The Fresh Loaf

News & Information for Amateur Bakers and Artisan Bread Enthusiasts

A Trio of High Extraction Loaves

albacore's picture

A Trio of High Extraction Loaves

It's been abnormally hot in Deepest Lancashire (as with most of the UK) these past couple of months. So much so that my normal 900g batardes are going stale before we finish them. The obvious solution was to make something a bit smaller, so I split my usual dough quantity, based on 1kg flour, into three loaves, each around 670g unbaked weight.

I'm also currently exploring retarded bulk fermentation, so I incorporated that into this bake.

Flour mix

  • 5% Aldi whole grain rye passed through a fine kitchen sieve
  • 32% Marriages white wholewheat sieved the same
  • 32% Mockmilled Priors wholewheat grain through a #40 sieve
  • 31% Waitrose strong Canadian BF


  • 22.5% young levain at 56% hydration, 30% of flour is Rubaud wholegrain mix


  • True hydration 75%
  • Salt 1.8%


  • Levain made in a 2 1/2 stage build at e5, e11, m8. The half build is a small top up one in the morning 1:0.21
  • At m11, autolyse whole grain flours in all water for 15mins. in mixer
  • Add BF, mix in, stand 10mins
  • Add levain, mix in, stand 10mins
  • Add salt, mix in
  • Mix on high speed 2mins 15secs
  • Turn out of the mixer into a bowl, dough temp 27C
  • Bulk ferment at ambient (about 24C) for 1 1/2 hrs with in bowl S&F at 45mins and 90mins
  • Transfer to fridge for retarded bulk
  • Out of fridge next day (22 elapsed hours)
  • Rest 1hr at ambient
  • Preshape to 3 rounds, BR 20mins
  • Shape to 2 boules, 1 bat
  • FP in woodpulp brotforms for 1hr 25min
  • Boules baked with steam for 10mins, bat baked afterwards with a metal cover over the loaf on the bakestone


  • I was pretty pleased with these loaves - they had a great flavour, good loft, open enough crumb for me and kept well.
  • I definitely think that the retarded bulk gives a good, complex flavour to the loaves - as soon as you turn the dough piece out of the retarding bowl onto the dough board you can smell some good interesting aromas.

A nice fresh levain:

The loaves:

And the crumb shots:



Doughty's picture

Nice bread making.

Very difficult in our winter with low temperatures in the kitchen  to get a loaf done in the day.

Bulk fermentation, retarded in the refrigerator overnight here in winter with ambient temperatures of 15-18℃ makes for more developed flavours.

Being a resident of Australia with high temperatures and humidity most of the year, keeping bread from going state and mouldy is always a problem.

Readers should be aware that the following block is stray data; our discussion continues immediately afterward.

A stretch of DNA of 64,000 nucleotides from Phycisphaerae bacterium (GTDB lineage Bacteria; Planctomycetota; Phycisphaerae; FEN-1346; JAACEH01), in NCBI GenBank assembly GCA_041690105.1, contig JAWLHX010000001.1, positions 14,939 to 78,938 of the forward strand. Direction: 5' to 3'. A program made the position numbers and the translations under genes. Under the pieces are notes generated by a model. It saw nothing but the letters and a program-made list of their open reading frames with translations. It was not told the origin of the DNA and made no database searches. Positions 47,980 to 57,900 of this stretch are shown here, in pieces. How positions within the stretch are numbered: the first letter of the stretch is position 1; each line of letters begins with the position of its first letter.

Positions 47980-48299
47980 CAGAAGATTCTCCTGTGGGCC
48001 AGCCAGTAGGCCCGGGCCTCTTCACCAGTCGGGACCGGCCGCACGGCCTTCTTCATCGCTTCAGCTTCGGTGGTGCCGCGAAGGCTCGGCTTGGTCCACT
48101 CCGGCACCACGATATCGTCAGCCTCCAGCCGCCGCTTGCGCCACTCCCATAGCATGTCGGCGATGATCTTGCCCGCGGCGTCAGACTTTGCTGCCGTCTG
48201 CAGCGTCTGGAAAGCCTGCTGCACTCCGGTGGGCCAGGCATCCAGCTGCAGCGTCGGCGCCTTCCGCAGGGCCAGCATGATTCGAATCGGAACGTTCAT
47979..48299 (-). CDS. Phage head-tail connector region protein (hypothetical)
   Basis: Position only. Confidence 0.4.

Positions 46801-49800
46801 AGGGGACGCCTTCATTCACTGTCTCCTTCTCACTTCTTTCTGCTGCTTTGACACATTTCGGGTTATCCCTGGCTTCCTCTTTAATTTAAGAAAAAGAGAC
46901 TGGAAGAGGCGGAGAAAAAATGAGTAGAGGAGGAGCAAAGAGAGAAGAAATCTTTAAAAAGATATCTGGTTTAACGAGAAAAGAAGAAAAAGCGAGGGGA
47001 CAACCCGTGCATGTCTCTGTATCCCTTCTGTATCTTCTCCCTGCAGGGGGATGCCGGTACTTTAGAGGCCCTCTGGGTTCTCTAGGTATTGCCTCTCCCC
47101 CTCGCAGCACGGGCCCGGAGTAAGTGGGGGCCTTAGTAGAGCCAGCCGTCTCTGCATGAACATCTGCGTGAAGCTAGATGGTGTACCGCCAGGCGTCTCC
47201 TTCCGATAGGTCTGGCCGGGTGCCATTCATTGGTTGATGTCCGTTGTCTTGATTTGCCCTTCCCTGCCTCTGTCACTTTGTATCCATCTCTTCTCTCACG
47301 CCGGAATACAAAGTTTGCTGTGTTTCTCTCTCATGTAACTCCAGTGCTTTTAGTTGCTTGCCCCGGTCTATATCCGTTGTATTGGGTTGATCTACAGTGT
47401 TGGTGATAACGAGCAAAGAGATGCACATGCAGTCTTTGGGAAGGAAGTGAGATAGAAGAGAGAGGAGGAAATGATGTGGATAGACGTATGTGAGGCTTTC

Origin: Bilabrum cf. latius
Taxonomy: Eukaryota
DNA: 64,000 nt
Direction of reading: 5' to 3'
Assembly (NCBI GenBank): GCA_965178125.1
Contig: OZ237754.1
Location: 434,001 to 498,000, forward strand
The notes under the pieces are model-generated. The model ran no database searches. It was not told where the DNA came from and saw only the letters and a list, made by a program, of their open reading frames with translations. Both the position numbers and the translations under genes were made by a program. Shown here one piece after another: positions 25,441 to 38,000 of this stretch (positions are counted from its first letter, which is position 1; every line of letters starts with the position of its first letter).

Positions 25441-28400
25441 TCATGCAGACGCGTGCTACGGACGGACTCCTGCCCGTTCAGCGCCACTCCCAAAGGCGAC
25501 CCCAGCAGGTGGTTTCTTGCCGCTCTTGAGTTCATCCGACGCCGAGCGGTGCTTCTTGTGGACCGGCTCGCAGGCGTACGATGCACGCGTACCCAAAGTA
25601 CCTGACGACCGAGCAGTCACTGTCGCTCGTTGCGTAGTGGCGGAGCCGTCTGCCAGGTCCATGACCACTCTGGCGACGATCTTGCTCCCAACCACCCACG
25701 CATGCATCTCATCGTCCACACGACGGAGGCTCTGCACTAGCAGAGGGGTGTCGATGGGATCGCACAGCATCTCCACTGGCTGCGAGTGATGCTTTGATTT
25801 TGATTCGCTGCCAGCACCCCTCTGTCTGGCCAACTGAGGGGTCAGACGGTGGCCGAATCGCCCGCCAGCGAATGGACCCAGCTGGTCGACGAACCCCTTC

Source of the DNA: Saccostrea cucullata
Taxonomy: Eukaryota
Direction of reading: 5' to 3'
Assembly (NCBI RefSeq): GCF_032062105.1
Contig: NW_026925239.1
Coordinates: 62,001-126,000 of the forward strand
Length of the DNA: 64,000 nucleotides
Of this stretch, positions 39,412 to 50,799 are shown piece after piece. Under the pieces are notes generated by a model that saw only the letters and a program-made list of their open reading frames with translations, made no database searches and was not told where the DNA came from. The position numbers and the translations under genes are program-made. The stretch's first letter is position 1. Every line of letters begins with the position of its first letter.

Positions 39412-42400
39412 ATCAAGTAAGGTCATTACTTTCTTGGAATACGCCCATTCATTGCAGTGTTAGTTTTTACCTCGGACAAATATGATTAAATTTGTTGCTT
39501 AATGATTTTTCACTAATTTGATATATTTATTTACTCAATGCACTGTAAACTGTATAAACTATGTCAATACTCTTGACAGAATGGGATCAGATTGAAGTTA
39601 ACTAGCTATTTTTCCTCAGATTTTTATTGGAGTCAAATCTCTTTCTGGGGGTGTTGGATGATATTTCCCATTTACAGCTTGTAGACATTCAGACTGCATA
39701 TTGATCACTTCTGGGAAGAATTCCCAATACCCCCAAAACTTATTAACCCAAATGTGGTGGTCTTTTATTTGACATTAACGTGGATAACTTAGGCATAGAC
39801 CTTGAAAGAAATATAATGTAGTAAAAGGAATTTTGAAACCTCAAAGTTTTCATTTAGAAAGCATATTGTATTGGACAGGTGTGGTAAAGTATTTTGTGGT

Very difficult to keep the hard crust for more than a day or two.

Keeping loaves in large brown paper bags slows down the deterioration. Wrapping in plastic and freezing gives you more time before baking the next batch.

Lots of recipes for using stale bread and it makes great toast.

leslieruf's picture

and a really open crumb. a very nice bake Lance.  It is good to try different methods every so often, I reckon. sometimes we discover a better way quite by chance.


not.a.crumb.left's picture

and the bread is outstanding! Second Leslie's comment about the double ear! Brilliant bake......with regards to keeping bread..I have not tried this out but a very good sourdough baker in Germany gives advice to his customers to put bread in paper bags or wrapped in kitchen towel and then in the cold oven as that maintains an even temp...I keep bread in cotton bread bag but have not tried the oven trick yet.... Kat

albacore's picture

Many thanks for all your positive comments.

Doughty, I think crust crispness life is a balance with crumb moisture. I reckon if you bake bolder and longer (well over my normal 95C target internal temperature) you will get a crust crispness that lasts longer, but it will be at the expense of a soft moist crumb.

It will be fine for a couple of days, but will then stale quickly. Personally, I prefer to bake to 95C and have a soft, moist crumb, accepting that the crust will go soft quickly.


dabrownman's picture

it is very cool here at 103 F today but is supposed to be 115 F next Tuesday so the monsoon needs to strengthen a bit and we could use the rain.  Your bread looks grand inside and out.  Before you know it the Damp and Dreary will return to mold your bread before you can slice it and you will miss the heat:-)

Happy baking

PalwithnoovenP's picture

Beautiful outside and a very nice open crumb. I always retard the bulk ferment because it means less work. I don't know if it has something to do with my bread's keeping qualities. We always have ample time to finish it before it gets stale and bread is not even our staple food and it's crazy hot and humid always!